Good quality address and street data underpin many aspects of local government business; from large transformation projects with the local address and street gazetteers at the heart, saving the authorities millions of pounds; to smaller initiatives which have found clever ways to join up other information, or to use the gazetteers in unusual ways.
The Awards highlight Custodians' roles within their authorities and enable their work to be more widely promoted to all parts of the authority. They allow the many services which currently use address and street data to see that the high standard of the data is externally recognised. From radical transformation initiatives saving millions of pounds for local authorities, to smaller projects improving data management by using the local address and street gazetteers in innovative ways – almost every aspect of local government business is underpinned by high quality address and street data.
GeoPlace's awards highlight the Street and Addressing Custodians' work helping to curate and maintain that data. Promoting their work helps to highlight the importance of their role, and the potential for this data to deliver ever-more efficient and effective services for their communities.
The full list of Award winners can be seen here.
For more information, Contact [email protected]
A photograph of Sophie Birchall-Rogerson receiving the Award on behalf of the ERF department for their work on the project can be downloaded from here, and a photo with attendees at the 2019 conference is available from here.
GeoPlace LLP is a public sector limited liability partnership between the Local Government Association (LGA) and Ordnance Survey.
GeoPlace is a world class expert in address and street information management, working internationally as well as in the UK to help our partners and customers maximise the value of their spatial information for better decision making.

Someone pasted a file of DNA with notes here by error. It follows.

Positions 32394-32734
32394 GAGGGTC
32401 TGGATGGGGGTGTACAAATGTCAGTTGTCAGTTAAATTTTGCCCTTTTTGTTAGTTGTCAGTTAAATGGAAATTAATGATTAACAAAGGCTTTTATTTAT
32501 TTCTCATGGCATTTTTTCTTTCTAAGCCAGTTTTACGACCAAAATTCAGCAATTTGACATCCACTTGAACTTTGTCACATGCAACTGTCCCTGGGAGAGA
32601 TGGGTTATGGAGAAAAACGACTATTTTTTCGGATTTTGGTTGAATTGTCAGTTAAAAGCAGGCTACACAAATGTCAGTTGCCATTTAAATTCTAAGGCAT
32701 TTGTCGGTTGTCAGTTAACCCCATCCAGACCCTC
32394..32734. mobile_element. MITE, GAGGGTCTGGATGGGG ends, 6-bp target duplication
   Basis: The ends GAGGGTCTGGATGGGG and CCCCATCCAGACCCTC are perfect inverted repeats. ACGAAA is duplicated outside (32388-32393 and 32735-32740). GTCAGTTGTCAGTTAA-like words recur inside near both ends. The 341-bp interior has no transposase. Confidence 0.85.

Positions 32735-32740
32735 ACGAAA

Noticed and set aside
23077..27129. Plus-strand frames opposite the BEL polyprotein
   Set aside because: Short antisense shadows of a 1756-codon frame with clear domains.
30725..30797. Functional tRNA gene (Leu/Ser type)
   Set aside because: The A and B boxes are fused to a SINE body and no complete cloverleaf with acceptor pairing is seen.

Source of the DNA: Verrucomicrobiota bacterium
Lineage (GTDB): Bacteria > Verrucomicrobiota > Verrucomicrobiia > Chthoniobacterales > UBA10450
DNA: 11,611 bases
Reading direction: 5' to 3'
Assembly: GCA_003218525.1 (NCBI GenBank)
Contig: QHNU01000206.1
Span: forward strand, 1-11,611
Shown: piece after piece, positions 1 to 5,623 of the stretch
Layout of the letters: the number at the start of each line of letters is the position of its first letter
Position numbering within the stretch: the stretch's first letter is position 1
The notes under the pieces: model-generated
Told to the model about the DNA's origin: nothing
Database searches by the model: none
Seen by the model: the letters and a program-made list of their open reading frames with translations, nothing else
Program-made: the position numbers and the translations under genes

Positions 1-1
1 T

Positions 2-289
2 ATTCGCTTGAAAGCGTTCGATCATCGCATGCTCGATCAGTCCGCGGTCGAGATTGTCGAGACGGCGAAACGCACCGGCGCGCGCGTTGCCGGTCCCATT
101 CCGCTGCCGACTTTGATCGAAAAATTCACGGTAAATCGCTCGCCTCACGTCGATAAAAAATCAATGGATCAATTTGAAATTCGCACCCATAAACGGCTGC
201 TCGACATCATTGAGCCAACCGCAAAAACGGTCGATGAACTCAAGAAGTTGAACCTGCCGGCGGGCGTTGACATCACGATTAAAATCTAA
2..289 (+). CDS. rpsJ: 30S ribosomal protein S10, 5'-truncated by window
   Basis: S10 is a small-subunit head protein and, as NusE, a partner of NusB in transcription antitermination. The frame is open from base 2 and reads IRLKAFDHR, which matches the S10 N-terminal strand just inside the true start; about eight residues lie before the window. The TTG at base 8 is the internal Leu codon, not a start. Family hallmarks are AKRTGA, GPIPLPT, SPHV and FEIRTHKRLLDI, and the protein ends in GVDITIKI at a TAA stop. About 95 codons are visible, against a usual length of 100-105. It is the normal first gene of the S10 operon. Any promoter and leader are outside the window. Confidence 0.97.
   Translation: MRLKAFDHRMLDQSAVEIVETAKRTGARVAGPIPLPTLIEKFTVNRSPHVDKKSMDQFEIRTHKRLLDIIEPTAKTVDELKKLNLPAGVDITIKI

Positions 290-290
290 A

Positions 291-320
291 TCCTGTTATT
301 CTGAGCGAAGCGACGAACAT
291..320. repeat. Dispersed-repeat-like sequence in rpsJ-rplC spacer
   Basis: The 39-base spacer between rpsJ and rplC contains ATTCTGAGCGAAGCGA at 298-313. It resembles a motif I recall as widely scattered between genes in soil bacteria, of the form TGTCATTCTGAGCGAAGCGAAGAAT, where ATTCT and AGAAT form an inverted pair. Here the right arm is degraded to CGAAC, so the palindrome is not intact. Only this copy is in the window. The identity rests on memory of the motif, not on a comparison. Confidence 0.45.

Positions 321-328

GeoPlace maintains a national infrastructure that supports the address and street information needs of the public and private sectors. Its work relies heavily on close working relationships with every local authority in England and Wales. This relationship has been developed over 15 years, to build the National Address Gazetteer infrastructure and National Street Gazetteer. Ordnance Survey develops the range of AddressBase products from the National Address Gazetteer and OS MasterMap Highways Network from the NSG. Both datasets underpin efficient and effective services, bringing direct service delivery benefits to users.
The Unique Property Reference Number (UPRN) and the Unique Street Reference Number (USRN) are the unique identifiers for every addressable location and street in Great Britain. They are created by local authorities who have the statutory authority to name and number every street and property and Ordnance Survey who identify objects on the landscape which may otherwise not attract an address.
These unique reference numbers link datasets together and share information with other organisations who also use them. They provide a comprehensive, complete and consistent identifier throughout a property's life cycle – from planning permission or street naming through to demolition.